In a recent social media broadcast, the British High Commissioner to Nigeria, Catriona Laing said, “In previous years it might have been okay to apply in August for a visa to start your studies in September, [but] this year that’s going to be much much too late.
“The reason for this is that UKVI, our visa and immigration processing system is under enormous pressure. You will all be aware of the horrible humanitarian situation in Ukraine, and we have had to prioritise processing visas to people trying to get out of that horrible war zone. So, please help is to help you, to make sure you get to the UK in September for your studies.”
Education experts we spoke to are of the opinion that the rush by Nigerians is fueled by prolonged strike by the Academic Staff Union of Universities (ASUU) and the upcoming 2023 general elections which is a leading cause of uncertainty for many citizens.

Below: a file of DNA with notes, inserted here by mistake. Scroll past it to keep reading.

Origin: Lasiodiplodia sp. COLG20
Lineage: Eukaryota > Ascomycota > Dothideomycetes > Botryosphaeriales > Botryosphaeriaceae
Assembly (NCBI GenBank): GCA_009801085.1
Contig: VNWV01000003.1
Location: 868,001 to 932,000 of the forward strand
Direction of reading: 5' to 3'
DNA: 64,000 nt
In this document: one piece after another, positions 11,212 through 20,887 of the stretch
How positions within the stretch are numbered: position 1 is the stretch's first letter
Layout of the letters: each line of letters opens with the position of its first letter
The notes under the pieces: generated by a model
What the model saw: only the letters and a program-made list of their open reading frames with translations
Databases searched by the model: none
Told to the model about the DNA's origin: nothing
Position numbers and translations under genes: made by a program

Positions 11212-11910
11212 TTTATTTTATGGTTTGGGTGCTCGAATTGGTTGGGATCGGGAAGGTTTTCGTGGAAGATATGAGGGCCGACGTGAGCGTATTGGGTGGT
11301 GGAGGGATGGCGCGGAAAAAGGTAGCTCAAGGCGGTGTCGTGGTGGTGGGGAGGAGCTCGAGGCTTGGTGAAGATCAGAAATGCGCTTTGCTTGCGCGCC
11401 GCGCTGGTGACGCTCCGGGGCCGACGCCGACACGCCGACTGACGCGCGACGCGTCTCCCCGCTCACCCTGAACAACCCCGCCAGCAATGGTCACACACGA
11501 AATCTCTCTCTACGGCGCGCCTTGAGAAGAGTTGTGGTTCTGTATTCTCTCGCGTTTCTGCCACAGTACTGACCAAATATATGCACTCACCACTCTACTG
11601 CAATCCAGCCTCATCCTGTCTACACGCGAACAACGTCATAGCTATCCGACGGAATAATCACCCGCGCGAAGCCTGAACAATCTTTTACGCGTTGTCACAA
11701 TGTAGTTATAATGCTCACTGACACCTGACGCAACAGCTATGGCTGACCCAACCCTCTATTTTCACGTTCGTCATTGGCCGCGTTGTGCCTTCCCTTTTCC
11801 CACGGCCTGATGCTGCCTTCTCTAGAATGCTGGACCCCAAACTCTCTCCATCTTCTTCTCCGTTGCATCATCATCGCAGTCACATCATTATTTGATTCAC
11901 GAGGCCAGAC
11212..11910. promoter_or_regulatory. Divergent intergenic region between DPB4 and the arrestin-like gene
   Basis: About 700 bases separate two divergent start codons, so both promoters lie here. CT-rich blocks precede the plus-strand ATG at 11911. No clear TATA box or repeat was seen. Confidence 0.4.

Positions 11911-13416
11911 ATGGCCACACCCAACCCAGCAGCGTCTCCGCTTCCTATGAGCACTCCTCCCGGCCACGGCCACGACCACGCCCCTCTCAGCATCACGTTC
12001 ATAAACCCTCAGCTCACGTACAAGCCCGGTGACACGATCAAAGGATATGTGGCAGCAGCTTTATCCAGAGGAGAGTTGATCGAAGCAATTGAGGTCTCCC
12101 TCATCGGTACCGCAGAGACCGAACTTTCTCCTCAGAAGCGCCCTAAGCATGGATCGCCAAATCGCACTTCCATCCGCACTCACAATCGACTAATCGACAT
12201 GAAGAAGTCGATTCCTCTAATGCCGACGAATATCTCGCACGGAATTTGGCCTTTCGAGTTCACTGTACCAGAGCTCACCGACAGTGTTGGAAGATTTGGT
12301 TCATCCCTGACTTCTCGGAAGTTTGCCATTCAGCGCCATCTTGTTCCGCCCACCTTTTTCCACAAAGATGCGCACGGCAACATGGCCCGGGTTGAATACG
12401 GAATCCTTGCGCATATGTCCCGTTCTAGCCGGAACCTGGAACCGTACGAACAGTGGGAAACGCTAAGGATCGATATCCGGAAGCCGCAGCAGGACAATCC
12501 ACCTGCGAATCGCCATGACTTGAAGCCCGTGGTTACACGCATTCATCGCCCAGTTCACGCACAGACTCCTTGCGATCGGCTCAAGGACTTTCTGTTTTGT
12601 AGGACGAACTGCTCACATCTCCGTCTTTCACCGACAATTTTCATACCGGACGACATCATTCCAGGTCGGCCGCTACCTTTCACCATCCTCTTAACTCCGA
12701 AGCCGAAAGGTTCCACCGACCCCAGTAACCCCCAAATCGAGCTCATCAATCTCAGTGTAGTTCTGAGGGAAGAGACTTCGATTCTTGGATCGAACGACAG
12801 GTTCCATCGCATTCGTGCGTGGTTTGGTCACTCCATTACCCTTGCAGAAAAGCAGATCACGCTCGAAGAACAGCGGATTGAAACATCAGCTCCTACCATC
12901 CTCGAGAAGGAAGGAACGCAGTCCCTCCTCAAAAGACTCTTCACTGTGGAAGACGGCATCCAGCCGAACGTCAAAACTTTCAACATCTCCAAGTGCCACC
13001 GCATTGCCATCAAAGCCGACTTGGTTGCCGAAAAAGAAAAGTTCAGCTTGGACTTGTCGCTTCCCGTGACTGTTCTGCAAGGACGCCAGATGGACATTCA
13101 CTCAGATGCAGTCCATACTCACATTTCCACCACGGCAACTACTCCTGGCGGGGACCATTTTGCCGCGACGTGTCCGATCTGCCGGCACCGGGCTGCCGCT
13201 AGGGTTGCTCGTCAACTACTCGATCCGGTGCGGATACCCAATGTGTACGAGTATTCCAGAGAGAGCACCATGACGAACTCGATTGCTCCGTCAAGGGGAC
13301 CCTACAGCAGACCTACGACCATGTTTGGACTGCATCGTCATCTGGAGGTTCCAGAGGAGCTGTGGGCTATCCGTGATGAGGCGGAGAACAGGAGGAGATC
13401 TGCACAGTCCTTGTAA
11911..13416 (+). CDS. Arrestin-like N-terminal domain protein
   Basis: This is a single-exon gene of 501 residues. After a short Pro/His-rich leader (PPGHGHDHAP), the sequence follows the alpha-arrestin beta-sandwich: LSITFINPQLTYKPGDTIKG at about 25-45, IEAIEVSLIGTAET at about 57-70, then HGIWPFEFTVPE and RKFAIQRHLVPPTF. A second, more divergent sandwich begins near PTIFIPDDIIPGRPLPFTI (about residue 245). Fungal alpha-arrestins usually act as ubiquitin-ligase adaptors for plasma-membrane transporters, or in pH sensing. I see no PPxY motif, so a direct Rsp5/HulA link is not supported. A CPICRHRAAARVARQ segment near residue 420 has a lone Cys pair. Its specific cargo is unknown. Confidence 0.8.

“The issues are a bit deeper than immediately apparent, but the main causative factors are Nigeria’s worsening insecurity, spiraling economy, and rising unemployment,” said Tosin Adebisi, UK education expert and Independent Consultant with boutique PR & Marketing firm, Vive Africa.
“According to our recently released Market Sentiment & Study Motivations Report, many Nigerians are very unsure about their future prospects in the country making it hard to ignore factors such as post-study visas and better employment opportunities that the UK has to offer.”
Nigerians who have the wherewithal to pursue foreign study opportunities are constantly seeking ways to expedite the processing time of their UK study applications so as to beat the commencement deadline for September higher education cycle.
“I am not surprised at the record numbers of applications this season. A peek into the number of people — usually in their tens of thousands — who attend regular influencer-anchored social media meet-ups organised by Vive Africa and their likes will give you a feel of the scale of interest and engagement we are talking about,” said Emeka Ndukwe, an education policy expert based in Abuja.
The UK government will most likely find ways with which to navigate itself and innovate around its current travel processing challenges before the next wave of prospective students hit their portals for the January 2023 intakes.
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